March is a tricky month for me. Partly because I don’t get enough sun, and there is snow and it’s cold outside, and work slows down. But mostly because it is the month my mom died. This is the eighth March I have spent without my mom.
Small in stature but large in attitude. She had the absolute worst taste in style, but thought she was fashionable. There were times we refused to leave the house with her if she would not change. She would go down the hall, look in the mirror, and make a face at us like we were crazy. She didn’t think the yellow dangle earrings, with the yellow shirt, orange denim vest, black skirt, yellow tights, black leg warmers and brown boots looked bad.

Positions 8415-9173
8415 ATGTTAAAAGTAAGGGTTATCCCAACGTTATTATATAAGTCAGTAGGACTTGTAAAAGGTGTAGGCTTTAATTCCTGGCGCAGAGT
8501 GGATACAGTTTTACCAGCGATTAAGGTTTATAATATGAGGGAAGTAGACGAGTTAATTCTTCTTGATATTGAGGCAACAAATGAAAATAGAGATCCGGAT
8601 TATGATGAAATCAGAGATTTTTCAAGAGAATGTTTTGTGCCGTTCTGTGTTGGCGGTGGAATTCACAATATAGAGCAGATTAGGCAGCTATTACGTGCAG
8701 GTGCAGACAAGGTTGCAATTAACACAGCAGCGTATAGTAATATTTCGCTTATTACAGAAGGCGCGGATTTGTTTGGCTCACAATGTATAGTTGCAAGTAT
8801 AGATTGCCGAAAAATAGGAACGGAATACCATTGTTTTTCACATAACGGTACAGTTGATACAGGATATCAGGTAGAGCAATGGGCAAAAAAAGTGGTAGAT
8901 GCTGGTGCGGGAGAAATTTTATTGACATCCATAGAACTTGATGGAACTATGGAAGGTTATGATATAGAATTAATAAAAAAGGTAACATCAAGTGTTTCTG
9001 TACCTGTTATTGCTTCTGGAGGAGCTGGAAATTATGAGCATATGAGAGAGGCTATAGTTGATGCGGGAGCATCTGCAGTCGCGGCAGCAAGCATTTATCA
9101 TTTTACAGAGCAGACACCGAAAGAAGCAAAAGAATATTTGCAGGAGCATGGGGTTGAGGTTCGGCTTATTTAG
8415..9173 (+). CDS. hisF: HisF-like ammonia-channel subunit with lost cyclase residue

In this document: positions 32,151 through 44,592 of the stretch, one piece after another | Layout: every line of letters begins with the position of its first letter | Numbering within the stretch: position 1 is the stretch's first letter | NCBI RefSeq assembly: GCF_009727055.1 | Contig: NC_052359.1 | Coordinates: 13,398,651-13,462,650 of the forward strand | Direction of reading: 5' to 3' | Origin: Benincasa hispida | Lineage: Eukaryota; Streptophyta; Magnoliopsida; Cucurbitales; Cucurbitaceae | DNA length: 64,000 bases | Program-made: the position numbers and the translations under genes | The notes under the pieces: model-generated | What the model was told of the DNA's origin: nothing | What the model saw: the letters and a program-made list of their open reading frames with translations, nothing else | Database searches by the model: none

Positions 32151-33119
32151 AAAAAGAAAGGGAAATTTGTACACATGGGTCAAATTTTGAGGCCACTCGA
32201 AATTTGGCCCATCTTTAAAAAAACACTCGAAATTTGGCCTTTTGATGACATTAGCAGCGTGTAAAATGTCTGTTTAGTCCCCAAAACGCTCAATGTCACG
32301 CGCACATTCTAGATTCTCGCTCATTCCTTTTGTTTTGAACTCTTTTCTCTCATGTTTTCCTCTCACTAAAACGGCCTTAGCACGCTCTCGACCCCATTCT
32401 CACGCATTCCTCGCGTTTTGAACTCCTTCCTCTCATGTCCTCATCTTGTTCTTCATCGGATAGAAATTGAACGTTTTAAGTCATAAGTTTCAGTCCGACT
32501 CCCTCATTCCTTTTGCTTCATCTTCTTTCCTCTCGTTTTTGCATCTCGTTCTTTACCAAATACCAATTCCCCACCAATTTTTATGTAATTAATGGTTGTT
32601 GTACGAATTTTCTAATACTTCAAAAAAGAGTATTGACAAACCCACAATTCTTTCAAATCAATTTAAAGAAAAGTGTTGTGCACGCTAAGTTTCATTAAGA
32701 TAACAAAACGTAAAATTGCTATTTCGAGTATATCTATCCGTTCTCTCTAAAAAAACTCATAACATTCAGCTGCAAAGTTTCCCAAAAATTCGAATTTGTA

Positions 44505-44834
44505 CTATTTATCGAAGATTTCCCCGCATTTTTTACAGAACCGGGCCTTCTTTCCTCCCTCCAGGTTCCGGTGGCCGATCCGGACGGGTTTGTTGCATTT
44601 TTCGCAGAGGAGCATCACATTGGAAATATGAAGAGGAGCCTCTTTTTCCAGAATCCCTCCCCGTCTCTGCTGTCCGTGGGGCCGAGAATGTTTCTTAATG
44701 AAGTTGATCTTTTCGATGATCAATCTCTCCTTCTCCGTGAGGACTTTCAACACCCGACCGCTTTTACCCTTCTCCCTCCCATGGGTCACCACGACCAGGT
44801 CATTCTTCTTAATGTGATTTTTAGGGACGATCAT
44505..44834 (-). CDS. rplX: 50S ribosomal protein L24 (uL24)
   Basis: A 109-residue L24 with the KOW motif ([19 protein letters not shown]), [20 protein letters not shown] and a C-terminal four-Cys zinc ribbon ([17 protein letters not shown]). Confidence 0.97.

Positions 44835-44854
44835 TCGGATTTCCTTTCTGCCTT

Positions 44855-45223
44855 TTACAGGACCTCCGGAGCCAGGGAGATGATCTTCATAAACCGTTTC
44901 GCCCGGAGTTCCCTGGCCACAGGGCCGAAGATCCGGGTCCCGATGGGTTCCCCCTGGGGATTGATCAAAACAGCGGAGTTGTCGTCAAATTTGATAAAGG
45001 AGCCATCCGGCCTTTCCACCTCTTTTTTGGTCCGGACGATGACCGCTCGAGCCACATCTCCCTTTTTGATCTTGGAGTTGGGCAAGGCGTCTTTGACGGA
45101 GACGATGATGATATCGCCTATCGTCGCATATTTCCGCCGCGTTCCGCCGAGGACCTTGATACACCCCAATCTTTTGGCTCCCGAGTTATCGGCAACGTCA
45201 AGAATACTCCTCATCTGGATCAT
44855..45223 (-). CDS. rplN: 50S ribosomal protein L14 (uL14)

I learned how to do my makeup by sitting in the bathroom watching her. She was an artist with eyeshadow. She would load her hamburgers up with so many toppings they would slip out over her fingers and down onto her plate, where she would have to use the hamburger to try and soak up what fell. She let me cut her hair, which sometimes was disastrous, but she didn’t care.
She always stayed involved in our education, and often volunteered at school. I was always proud to be at Play Day, and see my mom running an activity; or nudge my friends in line for lice check and say, that’s my mom checking our hair; or get to help hand out the fluoride cups in class because my mom was the one coming to each class making sure our teeth were clean. Our grades came first before parties, our assignments and projects were done to the best of our ability, because mom made sure of it.